(Geneva, 7th of July 2014) The International Treaty on seeds (ITPGRFA) celebrated on July 3 in Geneva its 10th anniversary. It has been recognizing for a decade now farmers’ rights to use, exchange and sell their seeds. By organizing the sharing of seeds gathered from peasants’ field in 131 countries, it makes a critical contribution to global food security. Given climate change is on the rise, these local seeds are often the only ones guaranteeing harvests, while varieties selected in laboratories to work with chemical inputs are unable to adapt to any unexpected stress.
The success of the Treaty should not however mask its broken promises. The industry has still to service the debt contracted when “borrowing” for free seeds from peasants to create its commercial seeds. As such, the Treaty is unable to fulfil the sharing of benefits. Meantime, peasants lose their right to use the seeds they generously gave to the Treaty, as the industry contaminates these seeds with its engineered genes or patent them based on their natural features. Farmers’ rights cannot remain a statement of general intent and if the Treaty persists to trample on these rights, farmers cannot carry on to graciously give their seeds.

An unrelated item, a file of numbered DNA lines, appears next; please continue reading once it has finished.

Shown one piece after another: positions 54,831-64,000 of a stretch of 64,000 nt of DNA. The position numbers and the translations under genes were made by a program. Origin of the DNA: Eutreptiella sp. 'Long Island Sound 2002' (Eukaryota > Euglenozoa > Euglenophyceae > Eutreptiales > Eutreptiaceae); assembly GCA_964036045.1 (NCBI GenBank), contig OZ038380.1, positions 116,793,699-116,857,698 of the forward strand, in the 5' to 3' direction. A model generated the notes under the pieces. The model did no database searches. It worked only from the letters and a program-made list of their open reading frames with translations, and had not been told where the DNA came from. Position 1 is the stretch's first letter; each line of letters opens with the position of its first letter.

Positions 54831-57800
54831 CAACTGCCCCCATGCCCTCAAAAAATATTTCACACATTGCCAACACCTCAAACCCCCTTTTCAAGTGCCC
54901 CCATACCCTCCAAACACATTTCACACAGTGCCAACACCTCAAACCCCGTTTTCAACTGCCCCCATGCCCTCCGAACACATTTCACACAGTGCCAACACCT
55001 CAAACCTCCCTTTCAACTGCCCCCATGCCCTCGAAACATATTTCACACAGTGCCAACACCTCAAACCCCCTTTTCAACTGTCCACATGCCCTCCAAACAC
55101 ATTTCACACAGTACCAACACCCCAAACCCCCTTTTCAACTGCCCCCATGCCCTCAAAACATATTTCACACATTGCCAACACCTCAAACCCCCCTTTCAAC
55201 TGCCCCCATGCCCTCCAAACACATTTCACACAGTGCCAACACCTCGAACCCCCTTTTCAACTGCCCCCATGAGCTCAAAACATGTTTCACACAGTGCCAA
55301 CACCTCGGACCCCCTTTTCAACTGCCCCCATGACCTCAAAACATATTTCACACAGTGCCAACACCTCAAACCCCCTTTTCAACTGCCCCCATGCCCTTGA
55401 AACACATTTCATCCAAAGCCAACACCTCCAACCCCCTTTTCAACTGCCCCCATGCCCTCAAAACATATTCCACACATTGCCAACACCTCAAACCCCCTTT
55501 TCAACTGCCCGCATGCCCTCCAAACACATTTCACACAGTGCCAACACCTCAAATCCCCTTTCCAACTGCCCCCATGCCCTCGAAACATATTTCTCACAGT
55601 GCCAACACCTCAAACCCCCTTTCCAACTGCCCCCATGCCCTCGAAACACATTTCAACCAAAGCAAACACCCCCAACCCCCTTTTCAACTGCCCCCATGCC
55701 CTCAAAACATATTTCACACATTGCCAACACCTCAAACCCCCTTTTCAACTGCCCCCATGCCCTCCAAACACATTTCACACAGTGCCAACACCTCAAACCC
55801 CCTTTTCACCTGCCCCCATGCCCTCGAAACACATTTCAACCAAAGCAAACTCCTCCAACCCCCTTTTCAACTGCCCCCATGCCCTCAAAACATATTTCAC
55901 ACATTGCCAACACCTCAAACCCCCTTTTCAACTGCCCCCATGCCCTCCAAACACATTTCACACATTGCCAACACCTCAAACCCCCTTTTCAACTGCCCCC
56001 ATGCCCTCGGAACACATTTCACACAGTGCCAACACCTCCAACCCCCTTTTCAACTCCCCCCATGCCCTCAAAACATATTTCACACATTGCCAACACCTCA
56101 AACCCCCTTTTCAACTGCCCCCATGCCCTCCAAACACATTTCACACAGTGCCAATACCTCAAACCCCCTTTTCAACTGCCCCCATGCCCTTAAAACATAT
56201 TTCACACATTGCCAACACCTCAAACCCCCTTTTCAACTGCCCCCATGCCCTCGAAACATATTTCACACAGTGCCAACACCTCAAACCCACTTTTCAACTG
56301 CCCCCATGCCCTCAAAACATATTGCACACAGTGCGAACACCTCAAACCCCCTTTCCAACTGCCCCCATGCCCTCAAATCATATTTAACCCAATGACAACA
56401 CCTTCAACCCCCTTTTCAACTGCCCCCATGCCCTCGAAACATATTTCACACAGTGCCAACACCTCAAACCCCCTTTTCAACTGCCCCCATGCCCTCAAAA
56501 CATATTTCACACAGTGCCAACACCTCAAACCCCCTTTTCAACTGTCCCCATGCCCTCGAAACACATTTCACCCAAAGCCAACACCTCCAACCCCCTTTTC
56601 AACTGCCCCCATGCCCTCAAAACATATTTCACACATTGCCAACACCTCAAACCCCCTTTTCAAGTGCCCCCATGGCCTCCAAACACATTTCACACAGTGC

Without effective safeguard mechanisms for farmers’ rights and fair benefit sharing, along with concrete measures against patents on life, the seeds bank of the Treaty will become biopirates’ commons.
This Treaty must change, and La Via Campesina is ready to assist.
More on www.viacampesina.org